It is during the 200 millisecond interval that the amplitude of the ramp can be captured by the sample and hold circuit 16 of the saturation sensing circuit 34. Capturing the ramp early in the 200 millisecond interval captures a larger amplitude than capturing the ramp later in the interval. The greater the magnitude of the detector 20 output current, the sooner the ramp's amplitude is captured by the sample and hold circuit 16. Thus, the level of the ramp is representative of the magnitude of the detector 20 output current.
Referring now to FIG. 5, the output voltage of the nonlinear transimpedance amplifier of the preferred embodiment of the present invention is depicted. The function is approximately linear for input currents less than or equal to Imax (Iin/Imax=1), reflecting the inherent linearity of the reset integrator 10 prior to saturation. For input currents greater than Imax the output voltage increases asymptotically toward four volts, thus illustrating the non-linearity of the transimpedance amplifier 30 for input current levels which cause the capacitor 21 of the reset integrator 10 to saturate.
Various time varying waveforms may be utilized by the sample and hold 16 of the saturation sensing circuit 34 to provide various output functions. While the linearly decreasing ramp of FIG. 4 provides the output function of FIG. 5, a logarithmically decreasing ramp, for example, would provide a different output function.
The Vref and ramp signals are externally generated and may be used simultaneously by a large number of non-linear transimpedance amplifiers. The use of common Vref and/or ramp signals by a plurality of non-linear transimpedance amplifiers provides uniformity of performance. The use of a single Vref provides uniformity in the detection of saturation of the accumulator. The use of a single ramp provides uniformity in the generation of a signal from the sample and hold representative of the time at which the accumulator saturated.
Although the preferred embodiment discloses a non-linear transimpedance amplifier, the present invention is suitable for use as a linear amplifier as well. A non-linear amplifier is disclosed because non-linear amplifiers find particular application in the conditioning of signals having a broad range of input levels. This is especially true when the output of the amplifier is supplied to a device having a strictly limited dynamic range.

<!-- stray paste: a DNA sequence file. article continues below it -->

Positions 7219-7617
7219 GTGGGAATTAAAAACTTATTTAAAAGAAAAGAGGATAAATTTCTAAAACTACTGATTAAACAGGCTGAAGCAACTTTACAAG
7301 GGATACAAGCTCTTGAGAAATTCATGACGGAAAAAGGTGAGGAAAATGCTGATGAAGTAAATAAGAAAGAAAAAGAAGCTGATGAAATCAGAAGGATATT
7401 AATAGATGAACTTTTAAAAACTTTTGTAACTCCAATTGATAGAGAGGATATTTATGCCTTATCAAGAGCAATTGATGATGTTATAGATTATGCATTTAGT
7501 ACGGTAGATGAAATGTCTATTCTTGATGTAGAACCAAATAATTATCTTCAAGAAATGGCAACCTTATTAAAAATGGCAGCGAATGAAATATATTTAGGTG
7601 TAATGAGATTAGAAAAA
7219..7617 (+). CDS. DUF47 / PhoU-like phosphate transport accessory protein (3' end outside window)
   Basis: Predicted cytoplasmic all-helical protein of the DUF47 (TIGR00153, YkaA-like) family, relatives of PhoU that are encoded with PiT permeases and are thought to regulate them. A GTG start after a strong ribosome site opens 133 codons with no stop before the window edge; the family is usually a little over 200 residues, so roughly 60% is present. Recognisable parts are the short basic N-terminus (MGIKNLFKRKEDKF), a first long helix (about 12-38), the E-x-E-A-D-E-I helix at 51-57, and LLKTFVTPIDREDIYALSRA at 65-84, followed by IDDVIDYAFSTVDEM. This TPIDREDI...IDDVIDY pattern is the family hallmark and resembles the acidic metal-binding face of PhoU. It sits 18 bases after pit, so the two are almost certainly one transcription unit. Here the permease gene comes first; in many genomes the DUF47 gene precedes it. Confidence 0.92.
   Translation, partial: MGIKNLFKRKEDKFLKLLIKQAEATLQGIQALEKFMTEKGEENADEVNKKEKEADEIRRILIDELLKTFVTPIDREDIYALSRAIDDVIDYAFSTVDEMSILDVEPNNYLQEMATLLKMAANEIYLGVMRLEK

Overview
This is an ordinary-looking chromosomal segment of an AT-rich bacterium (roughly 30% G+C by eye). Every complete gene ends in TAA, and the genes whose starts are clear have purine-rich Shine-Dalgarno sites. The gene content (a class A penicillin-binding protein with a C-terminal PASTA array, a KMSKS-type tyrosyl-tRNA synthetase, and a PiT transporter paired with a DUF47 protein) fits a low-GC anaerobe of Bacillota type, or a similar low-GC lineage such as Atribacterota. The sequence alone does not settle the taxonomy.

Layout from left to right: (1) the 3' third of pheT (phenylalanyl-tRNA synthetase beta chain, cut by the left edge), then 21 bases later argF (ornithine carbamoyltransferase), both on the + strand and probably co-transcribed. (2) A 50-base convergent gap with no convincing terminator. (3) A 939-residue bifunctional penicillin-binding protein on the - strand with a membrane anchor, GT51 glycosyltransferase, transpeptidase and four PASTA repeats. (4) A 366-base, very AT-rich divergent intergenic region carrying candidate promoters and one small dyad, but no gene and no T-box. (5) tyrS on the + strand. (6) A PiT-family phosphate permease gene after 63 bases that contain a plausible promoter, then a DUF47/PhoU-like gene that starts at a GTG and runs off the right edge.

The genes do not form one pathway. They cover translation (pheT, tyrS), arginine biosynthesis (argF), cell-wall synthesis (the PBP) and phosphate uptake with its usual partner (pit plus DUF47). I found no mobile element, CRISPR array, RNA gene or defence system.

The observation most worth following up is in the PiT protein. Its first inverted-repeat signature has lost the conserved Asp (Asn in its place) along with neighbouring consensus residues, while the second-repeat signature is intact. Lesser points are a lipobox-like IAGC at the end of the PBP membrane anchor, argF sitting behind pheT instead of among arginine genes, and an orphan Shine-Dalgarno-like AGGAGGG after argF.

The transimpedance amplifier of the present invention will function as a linear amplifier if a time constant waveform is supplied to the saturation sensing circuit's 34 sample and hold 16. Indeed, the output of the saturation sensing circuit 34 need only be a signal which increases at a linear rate after the charge integrator 10 saturates in order for- the transimpedance amplifier 30 to function linearly.
The use of a linear transimpedance amplifier would have the advantage of not requiring conversion of the output to a linear signal by the analog-to-digital converter or the on-board data processor. The use of the linear transimpedance amplifier has the disadvantage of reducing resolution of lower signal levels.
It is understood that the exemplary non-linear transimpedance amplifier described herein and shown in the drawings represents only a presently preferred embodiment of the invention. Indeed, various modifications and additions may be made to such embodiment without departing from the spirit and scope of the invention. For example, various means may be used to accumulate a charge and to sense saturation of the means for accumulating a charge. Also, the saturation sensing circuit may affect the output of the circuit for accumulating a charge in a manner other than by the addition of their outputs. For instance, the outputs could be multiplied. Thus, these and other modifications and additions may be obvious to those skilled in the art and may be implemented to adapt the present invention for use in a variety of different applications.
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|U.S. Classification||327/336, 327/560, 327/94|
|Jul 23, 1990||AS||Assignment|
Owner name: GRUMMAN AEROSPACE CORPORATION, NEW YORK
Free format text: ASSIGNMENT OF ASSIGNORS INTEREST.;ASSIGNOR:DURST, DAVID I.;REEL/FRAME:005387/0230
Effective date: 19900717